I sometimes think how awesome it must be for pilots if they love photography. And an Ecuador-based pilot and photographer Santiago Borja Lopez proves me right. He captures night skies from his Boeing 767, and sometimes, these images involve lightning bolts and incredible storms. The sky from an airplane is magnificent on its own, but if you add lightning bolts above the clouds to that picture – you’ll get something completely astounding.
Light painting is something many of us try at some point in our photographic journey. Some of us just make a brief visit into this world, but others make it their home. One such photographer is Derek VanAlthuis, an avid light painter who’s produced some outstanding work. One such image is the one above.
When I first saw this image, I could immediately tell that it wasn’t your average light painting photo. The fire just looked so real. As it turns out, it looks that way because it is real fire. I got in touch with Derek to find out more about his process, and get some insight into how this image was made.
Within just a few short years, drone footage has already become something of a cliché. Sometimes, though, sequences come up that just make you go “wow!”, and this is one of them. At least, it made me go wow. It’s like a scene out of a horror movie, trying to escape the bad guy. He initially catches up and makes a grab, then the rest of it plays out with our heroes running just out of reach, with the villain making close chase.
The footage shot by Maquina Voadora and posted to YouTube by World Surf League shows surfer Pedro “Scooby” Vianna at Nazaré in Portugal. After being knocked off his board by a ridiculously huge wave, a jet ski comes into grab him. It then speeds off, trying to stay ahead of the wave, but then it too takes a tumble.
Running a shoot from start to finish can be pretty demanding; working with creative staff, managing your camera, adjusting settings, directing, and ensuring that everything is going smoothly. It can be pretty daunting with the prospect of trying to handle all of this right?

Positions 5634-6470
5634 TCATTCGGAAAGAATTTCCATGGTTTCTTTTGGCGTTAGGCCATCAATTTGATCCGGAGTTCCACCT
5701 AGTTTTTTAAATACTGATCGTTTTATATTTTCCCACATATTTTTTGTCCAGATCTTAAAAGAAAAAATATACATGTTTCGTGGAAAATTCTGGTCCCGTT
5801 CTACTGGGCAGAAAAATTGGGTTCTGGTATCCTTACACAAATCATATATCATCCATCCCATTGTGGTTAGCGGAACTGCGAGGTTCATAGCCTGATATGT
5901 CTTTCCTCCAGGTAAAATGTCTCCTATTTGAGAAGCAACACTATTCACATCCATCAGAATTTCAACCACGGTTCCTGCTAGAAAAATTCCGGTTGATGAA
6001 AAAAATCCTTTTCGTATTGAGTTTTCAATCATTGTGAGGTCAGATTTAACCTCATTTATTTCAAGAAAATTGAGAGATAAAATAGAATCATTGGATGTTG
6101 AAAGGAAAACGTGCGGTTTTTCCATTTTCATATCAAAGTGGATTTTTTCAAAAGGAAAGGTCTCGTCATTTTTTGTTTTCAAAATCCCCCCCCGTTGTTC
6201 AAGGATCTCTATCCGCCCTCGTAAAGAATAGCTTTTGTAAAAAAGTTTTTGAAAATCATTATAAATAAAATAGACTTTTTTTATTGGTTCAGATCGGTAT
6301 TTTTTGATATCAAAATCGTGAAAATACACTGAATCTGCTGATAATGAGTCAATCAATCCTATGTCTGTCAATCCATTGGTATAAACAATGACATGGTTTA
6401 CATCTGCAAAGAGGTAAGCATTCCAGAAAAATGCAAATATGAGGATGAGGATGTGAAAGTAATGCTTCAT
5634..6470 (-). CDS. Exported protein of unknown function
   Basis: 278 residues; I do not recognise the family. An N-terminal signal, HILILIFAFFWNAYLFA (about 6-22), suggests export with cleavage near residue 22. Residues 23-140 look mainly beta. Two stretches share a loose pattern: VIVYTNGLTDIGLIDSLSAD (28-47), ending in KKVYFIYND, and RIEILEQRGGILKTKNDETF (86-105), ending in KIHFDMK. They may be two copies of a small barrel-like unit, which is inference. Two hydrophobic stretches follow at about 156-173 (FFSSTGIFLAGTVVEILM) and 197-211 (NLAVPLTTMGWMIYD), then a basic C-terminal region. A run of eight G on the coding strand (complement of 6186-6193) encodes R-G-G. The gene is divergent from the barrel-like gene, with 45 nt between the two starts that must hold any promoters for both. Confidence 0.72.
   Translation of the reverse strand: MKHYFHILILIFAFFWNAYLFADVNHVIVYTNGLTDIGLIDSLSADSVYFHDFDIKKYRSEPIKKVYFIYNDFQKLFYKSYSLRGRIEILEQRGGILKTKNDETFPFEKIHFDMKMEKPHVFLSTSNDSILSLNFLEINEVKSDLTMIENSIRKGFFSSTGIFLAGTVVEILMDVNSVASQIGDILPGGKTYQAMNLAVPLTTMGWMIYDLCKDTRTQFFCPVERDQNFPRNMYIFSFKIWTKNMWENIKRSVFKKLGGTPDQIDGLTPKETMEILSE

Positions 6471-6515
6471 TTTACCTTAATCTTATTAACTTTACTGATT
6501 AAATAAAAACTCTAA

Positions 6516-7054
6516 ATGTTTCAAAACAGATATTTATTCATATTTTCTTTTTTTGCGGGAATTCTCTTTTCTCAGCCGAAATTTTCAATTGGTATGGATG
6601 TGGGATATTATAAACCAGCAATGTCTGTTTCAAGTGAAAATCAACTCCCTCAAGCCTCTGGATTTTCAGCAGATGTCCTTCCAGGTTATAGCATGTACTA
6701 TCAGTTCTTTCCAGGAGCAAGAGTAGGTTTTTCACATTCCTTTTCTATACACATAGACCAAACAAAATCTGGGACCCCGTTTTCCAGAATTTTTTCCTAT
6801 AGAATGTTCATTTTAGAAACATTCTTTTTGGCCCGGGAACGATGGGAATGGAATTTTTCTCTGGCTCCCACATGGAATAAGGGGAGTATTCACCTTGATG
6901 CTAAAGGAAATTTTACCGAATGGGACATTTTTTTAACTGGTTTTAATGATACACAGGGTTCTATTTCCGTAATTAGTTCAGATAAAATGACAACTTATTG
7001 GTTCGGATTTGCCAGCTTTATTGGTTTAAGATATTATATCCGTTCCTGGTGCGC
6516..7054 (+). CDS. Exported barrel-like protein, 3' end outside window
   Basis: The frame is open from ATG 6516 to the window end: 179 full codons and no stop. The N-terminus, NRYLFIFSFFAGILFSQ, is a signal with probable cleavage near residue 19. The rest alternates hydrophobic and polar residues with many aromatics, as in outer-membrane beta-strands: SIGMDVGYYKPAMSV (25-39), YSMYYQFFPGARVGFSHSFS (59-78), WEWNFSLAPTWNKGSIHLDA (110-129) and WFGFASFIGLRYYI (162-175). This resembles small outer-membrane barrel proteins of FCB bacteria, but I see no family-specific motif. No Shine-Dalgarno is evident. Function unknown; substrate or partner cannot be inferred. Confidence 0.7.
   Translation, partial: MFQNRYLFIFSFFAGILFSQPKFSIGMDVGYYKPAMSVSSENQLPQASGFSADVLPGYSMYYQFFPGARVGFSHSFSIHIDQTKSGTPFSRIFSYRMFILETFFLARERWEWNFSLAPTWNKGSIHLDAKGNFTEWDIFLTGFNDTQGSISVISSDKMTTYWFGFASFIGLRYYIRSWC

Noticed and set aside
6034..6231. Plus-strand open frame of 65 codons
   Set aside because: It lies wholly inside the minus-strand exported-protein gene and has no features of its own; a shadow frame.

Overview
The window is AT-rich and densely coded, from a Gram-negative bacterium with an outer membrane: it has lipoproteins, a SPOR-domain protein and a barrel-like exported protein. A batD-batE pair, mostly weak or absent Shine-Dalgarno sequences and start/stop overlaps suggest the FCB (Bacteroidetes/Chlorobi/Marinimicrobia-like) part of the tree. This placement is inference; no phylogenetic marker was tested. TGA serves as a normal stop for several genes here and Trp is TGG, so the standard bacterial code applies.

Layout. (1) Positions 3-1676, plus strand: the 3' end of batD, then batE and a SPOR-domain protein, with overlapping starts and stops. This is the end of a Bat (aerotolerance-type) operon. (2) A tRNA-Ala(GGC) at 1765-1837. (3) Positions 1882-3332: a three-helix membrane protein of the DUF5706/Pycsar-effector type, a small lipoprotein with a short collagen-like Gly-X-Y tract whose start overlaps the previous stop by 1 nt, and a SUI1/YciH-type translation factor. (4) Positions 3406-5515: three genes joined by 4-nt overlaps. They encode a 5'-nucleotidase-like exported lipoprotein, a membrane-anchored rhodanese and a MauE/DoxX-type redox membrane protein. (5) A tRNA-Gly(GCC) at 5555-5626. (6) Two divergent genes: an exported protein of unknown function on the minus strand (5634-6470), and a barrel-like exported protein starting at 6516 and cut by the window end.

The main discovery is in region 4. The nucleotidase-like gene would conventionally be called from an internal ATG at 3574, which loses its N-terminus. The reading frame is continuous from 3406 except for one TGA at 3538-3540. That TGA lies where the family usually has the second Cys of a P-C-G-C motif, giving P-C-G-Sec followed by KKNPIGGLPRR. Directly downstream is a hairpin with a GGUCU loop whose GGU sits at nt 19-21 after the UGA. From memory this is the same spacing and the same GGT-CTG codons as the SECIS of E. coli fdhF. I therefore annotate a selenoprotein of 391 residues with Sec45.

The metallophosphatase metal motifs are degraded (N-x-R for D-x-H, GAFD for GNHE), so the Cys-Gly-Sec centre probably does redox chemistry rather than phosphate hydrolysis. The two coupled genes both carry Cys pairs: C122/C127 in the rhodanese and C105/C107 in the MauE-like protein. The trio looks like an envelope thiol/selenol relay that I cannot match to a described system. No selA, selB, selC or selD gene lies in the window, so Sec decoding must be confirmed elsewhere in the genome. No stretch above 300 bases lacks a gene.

One of the more challenging aspects when starting out can definitely be getting comfortable working with the model(s) on a shoot, and how to ensure everyone comes out happy and satisfied.
If you’re new to studio photography, here’s something you could find immensely helpful. Broncolor has a wonderful learning section to help you learn dozens of different lighting setups for all kinds of studio and outdoor shots. Portraits, product photos, sports, still life and more – there are image examples with explanations of all the settings. Even if you’ve been into studio photography for a while, you can get inspired and learn something new. And you can do it all for free.
Some people think that talent is the decisive factor, but if you look closer…
If you have been in the business long enough, you already know that there are four basic factors that determine success in a photography career:
- technical skills
Among vodka, caviar and other wonderful creations of nature, Russia has also a lot to offer to photographers in the chase of extreme sensations!
At the time of Soviet Union, there were a lot of cameras manufactured there. LOMO, which stands for Leningradskoïe Optiko-Mekhanitcheskoïe Obiedinienie (don’t ask me to pronounce it!) was probably one of the most prolific and is still renowned nowadays.
I have never tried to put this into written words before but here goes – I am colourblind. And I am a photographer. In my particular case, and in the majority of those that are “colour challenged”, being colourblind doesn’t actually mean we cannot see colours. Or at least, without borrowing your eyes and brain for a while and comparing what we see, I don’t believe this to be the case. Technically what it means is I have colour vision deficiency, which means my eyes and brain interpret things differently to you “normal” people. I lack the ability to interpret the full spectrum of colours, and quite often get confused by shades of colours that are very close together. My particular type of colourblindness has been diagnosed as “Strong Protan” and apparently I can only see anywhere from 5%-10% of the shades of those that have no form of colour vision deficiency.
When you are an artist, only your imagination is the limit. With modern technology, you can create pretty much anything you can imagine. And Turkish photographer Aydın Büyüktaş is a living example of this. His vivid imagination, inspired by sci-fi and technical books, resulted in a fantastic series of unordinary landscapes called Flatland II. And “unordinary” may be an understatement. His images show warped reality, landscapes without horizons that seem like they’re wrapping around you. You will feel like you’re watching a sci-fi movie or riding a rollercoaster in another dimension.
Being in the photography business successfully for 40 years has been an amazing journey and a great accomplishment for me. I believe that the people I meet are the best clients anyone could wish for.
For the most part, my clients book an appointment, look at the images and then make a purchase according to the price list I provide, and they go home a happy camper. Once in a while, though, a new client will express concerns about what they perceive to be the high cost of professional photography in general, and they wonder aloud if it is really worth it.